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Raoul Walsh’s direction is highly assured and tight as a drum right from the beginning. A good portion of the movie takes place outdoors and with a liberal sprinkling of action, both elements playing to the director’s strengths. His handling of the attempted stagecoach hold-up near the start and the later train robbery is exemplary with editing, camera placement and pacing all judged to perfection. With Walsh you kind of expect him to get those things right, but he doesn’t disappoint in the more intimate scenes either. It helps a lot that his principal stars were all on form, and I couldn’t fault any of the performances of McCrea, Mayo or Malone. Joel McCrea was great in stolid parts and he put his talents to good use in this anti-heroic role. He had that low key quality that usually shines in westerns and the part of Wes McQueen seemed to fit him like a glove. The scene where he finally tumbles to the true nature and motives of Julie Ann is a fine example of his underplaying, and it’s all the better for that. Which brings me to Dorothy Malone; her role is that of a grasping and shallow woman and if it’s compared to Joan Leslie’s in High Sierra it would be fair to say that Malone invested it with considerably more depth. However, Virginia Mayo is the one that acts everyone else off the screen with her blend of toughness, vulnerability and sensuality. She truly owns the climax of the picture but she has other memorable moments too, not least the aftermath of the robbery when she has to operate on the wounded McCrea. Comparing the performances of the three leads in Colorado Territory to those in High Sierra, I’d say that McCrea just about holds his own against Bogart’s more famous and more intense playing (both men brought very different viewpoints and styles to their work) whereas both Mayo and Malone outshine Lupino and Leslie respectively.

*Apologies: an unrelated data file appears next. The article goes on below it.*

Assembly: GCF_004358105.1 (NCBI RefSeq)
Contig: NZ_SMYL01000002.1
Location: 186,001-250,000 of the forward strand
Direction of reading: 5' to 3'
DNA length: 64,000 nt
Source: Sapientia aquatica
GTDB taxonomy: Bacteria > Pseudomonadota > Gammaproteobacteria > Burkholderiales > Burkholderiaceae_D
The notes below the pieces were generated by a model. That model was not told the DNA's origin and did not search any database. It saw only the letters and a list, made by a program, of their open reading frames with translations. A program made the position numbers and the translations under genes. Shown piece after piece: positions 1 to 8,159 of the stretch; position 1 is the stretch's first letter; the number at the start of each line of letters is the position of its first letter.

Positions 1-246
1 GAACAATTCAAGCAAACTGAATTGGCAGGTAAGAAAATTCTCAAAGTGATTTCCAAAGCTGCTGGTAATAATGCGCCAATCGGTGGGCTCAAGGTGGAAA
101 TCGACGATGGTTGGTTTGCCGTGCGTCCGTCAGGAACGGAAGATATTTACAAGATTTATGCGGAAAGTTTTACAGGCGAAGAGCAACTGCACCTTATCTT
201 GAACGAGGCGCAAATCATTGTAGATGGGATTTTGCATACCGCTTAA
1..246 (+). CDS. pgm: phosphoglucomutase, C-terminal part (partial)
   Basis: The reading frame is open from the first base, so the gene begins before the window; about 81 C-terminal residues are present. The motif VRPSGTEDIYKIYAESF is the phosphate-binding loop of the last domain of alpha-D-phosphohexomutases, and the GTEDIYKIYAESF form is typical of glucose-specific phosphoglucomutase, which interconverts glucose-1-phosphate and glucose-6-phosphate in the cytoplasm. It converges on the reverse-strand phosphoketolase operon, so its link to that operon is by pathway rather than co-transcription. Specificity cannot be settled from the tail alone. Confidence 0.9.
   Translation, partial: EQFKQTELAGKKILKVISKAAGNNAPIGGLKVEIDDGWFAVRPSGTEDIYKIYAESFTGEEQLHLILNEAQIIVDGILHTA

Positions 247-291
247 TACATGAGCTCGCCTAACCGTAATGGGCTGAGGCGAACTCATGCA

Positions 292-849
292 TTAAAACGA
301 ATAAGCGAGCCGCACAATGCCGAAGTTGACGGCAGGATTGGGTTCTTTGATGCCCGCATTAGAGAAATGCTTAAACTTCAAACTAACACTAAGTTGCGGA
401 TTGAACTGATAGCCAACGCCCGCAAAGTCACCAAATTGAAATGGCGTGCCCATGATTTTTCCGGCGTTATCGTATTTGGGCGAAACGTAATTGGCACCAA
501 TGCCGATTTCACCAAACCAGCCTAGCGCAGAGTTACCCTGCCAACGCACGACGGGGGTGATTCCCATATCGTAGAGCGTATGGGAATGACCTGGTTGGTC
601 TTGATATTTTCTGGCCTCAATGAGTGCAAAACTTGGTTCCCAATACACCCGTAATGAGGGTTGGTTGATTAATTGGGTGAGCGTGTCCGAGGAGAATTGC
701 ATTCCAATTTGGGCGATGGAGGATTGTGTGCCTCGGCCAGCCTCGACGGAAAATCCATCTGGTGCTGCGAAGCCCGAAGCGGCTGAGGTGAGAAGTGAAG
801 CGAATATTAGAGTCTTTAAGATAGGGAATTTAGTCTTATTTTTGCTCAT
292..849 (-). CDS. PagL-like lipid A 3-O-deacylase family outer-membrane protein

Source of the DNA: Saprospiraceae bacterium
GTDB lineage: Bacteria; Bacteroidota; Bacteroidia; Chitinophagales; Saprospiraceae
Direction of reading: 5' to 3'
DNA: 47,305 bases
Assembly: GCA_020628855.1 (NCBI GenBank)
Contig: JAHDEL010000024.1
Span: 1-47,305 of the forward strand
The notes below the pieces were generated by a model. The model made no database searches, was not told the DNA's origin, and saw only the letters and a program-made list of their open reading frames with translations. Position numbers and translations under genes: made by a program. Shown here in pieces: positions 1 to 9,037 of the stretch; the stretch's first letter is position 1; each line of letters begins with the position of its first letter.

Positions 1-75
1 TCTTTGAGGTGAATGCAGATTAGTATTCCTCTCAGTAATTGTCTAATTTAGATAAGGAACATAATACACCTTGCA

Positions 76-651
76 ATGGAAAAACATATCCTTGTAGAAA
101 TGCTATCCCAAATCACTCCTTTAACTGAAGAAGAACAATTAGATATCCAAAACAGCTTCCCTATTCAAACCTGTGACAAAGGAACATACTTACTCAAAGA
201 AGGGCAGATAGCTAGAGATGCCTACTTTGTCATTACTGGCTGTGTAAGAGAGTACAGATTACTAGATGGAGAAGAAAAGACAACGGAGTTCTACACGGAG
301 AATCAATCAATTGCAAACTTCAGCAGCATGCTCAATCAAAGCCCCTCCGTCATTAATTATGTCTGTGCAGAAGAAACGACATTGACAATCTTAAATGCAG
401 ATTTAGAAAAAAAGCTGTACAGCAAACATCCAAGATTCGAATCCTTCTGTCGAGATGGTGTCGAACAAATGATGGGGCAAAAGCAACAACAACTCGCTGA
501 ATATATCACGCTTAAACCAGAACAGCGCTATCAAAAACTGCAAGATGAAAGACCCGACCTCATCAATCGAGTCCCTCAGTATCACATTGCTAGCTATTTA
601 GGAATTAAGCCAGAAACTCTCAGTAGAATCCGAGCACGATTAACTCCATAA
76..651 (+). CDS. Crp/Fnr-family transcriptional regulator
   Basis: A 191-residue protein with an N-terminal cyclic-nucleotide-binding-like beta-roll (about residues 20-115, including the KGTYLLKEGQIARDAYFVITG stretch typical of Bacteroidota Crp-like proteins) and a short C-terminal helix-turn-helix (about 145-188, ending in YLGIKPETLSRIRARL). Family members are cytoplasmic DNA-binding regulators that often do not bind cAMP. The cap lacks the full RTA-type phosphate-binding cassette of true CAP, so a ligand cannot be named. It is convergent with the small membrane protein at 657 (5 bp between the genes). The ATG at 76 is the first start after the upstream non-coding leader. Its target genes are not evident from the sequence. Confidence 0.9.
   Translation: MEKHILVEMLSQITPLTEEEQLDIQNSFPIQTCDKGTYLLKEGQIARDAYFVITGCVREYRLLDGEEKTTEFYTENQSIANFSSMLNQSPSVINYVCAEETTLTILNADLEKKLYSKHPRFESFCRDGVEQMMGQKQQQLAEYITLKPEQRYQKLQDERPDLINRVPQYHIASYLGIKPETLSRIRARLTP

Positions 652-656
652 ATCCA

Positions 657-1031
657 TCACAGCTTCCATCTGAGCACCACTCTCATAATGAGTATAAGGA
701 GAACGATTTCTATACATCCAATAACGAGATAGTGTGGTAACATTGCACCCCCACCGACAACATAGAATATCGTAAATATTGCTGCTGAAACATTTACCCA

As far as I can tell, there are currently only two ways to obtain Colorado Territory on DVD. I viewed the Warner R2 release from Spain, and the transfer to disc is no more than adequate. There aren’t any major issues like tears or splices and the image is generally quite detailed with good enough contrast. Nevertheless, the print is clearly in need of a good digital scrub as there are speckles, scratches and cue blips all the way through. From the few comments I’ve seen the Warner Archive disc from the US sounds like it suffers from the same sort of problems, so it may be they both used the same master. The R2 disc is completely barebones, with English and Spanish audio. The subs on the English version can be switched off via the remote – the main menu seems to suggest that the subs aren’t optional but that’s thankfully not the case. Colorado Territory is another first class western from Raoul Walsh, and I feel it generally trumps High Sierra. I’m very familiar with the Bogart picture and I like it an awful lot, but I have to give credit to Walsh for revisiting his earlier work and tweaking it successfully. This is an even darker and bleaker film with performances that are at least equal or, particularly those of the two actresses, superior to the original version. I recommend this one highly.